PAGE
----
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PlantFiles: Paradise Tree, Bitterwood
Simarouba glauca

Family: Simaroubaceae
Genus: Simarouba (sim-uh-ROO-buh) (Info)
Species: glauca (GLAW-kuh) (Info)

2 members have or want this plant for trade.

Tropicals and Tender Perennials

over 40 ft. (12 m)

Unknown - Tell us

USDA Zone 9b: to -3.8 C (25 F)
USDA Zone 10a: to -1.1 C (30 F)
USDA Zone 10b: to 1.7 C (35 F)
USDA Zone 11: above 4.5 C (40 F)

Sun Exposure:
Full Sun

Unknown - Tell us

Bloom Color:
Pale Yellow

Bloom Time:
Mid Spring
Late Spring/Early Summer

Unknown - Tell us

Other details:
Unknown - Tell us

Soil pH requirements:
Unknown - Tell us

Patent Information:
Unknown - Tell us

Propagation Methods:
From seed; direct sow after last frost
From seed; germinate in a damp paper towel

Seed Collecting:
Allow pods to dry on plant; break open to collect seeds

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1 positive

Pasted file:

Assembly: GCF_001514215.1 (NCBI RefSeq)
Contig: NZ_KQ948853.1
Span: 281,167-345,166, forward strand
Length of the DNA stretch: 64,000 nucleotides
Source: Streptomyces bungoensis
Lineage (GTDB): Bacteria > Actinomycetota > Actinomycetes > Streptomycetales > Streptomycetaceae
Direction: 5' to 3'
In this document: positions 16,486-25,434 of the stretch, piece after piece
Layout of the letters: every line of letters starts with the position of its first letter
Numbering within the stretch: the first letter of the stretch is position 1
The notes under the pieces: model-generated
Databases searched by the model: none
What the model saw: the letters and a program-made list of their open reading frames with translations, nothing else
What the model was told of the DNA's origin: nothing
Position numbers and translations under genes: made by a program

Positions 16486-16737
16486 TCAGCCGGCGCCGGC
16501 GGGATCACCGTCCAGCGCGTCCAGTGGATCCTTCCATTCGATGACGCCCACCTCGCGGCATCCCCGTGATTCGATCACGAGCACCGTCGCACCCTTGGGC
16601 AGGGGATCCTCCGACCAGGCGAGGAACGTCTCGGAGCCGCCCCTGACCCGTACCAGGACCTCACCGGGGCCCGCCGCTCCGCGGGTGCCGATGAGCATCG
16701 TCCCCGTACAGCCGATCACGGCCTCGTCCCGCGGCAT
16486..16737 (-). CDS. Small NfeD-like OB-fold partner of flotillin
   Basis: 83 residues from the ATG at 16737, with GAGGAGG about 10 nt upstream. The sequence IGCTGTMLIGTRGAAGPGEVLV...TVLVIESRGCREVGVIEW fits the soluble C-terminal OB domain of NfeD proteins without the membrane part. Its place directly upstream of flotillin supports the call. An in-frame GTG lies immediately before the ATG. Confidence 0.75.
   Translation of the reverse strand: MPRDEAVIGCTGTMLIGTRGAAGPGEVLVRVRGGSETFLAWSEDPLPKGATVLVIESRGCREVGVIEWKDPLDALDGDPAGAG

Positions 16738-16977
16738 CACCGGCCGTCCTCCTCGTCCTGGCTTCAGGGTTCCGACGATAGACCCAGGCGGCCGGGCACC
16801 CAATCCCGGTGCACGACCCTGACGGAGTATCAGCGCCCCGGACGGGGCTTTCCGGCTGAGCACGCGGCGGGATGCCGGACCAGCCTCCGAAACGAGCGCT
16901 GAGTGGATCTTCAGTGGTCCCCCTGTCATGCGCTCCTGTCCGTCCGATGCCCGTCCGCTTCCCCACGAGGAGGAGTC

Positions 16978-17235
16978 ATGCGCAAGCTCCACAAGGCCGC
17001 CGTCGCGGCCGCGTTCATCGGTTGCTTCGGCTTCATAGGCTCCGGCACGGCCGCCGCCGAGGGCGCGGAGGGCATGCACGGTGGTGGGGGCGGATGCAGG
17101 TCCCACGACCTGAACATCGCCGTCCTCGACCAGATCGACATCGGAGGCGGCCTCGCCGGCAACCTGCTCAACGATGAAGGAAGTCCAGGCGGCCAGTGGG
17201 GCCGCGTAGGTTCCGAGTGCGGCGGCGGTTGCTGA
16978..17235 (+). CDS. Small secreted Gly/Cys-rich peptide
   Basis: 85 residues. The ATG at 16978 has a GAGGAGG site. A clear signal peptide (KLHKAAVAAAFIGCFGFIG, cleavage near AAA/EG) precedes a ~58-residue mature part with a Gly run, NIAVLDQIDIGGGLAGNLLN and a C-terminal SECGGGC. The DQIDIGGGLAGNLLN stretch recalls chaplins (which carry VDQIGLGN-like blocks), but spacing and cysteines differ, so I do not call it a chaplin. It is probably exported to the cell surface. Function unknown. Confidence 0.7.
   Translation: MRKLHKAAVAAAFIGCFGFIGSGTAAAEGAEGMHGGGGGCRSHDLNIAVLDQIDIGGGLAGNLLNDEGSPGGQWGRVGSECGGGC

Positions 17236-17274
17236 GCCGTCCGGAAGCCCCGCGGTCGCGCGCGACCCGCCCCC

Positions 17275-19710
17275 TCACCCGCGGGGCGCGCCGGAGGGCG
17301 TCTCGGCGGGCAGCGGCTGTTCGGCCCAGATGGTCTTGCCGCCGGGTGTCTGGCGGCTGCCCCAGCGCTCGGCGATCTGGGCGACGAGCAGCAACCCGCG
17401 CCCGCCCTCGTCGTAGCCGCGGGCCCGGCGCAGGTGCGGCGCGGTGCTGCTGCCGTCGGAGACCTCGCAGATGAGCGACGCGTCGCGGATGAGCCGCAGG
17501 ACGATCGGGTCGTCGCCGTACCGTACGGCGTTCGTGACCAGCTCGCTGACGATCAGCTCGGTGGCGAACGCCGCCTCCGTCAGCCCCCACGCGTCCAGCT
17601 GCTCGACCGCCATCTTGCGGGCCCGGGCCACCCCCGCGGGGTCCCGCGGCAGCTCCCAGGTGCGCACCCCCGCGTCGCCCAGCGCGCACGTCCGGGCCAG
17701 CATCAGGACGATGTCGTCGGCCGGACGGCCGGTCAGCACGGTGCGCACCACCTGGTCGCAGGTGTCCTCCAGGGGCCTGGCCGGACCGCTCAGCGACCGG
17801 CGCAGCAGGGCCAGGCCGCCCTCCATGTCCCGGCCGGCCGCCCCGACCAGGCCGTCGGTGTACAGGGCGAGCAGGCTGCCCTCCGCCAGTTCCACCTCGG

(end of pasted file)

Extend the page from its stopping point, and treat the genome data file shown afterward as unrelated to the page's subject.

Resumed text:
No neutrals
No negatives

Gardeners' Notes:

Positive NativePlantFan9 On Nov 23, 2004, NativePlantFan9 from Boca Raton, FL (Zone 10a) wrote:

Paradise Tree is a medium to tall tree native to the tropical hardwood hammocks, shell mounds, and sunny areas from coastal central Florida (zone 9b) southward through the Keys. It is a canopy-forming species that is a componant of the canopy species of the tropical hardwood hammocks of central and southern Florida and provides shelter for wildlife among it's leaves and branches. It is an excellent native tree near the coast with plenty of sun to grow and may be very easy to grow, providing some shade and being valuable to wildlife. This tree is also found in the tropical hardwood hammocks and hammocks of Everglades National Park in the southern tip of Florida. This tree is superb for southern and central Florida, from Brevard County southward, as a shade tree that benefits wildlife! The flowers are small and yellowish and are profuse on the tree many times of the year. This tree is also found in the Caribbean.

MORE FACTS - Does not do well in storms. Many branches often fall down or are split by strong storms or hurricanes in strong winds. Location (placement) of this tree is the key.


This plant has been said to grow in the following regions:

Big Pine Key, Florida
Boca Raton, Florida
Key West, Florida (2 reports)
Pompano Beach, Florida (2 reports)
Summerland Key, Florida

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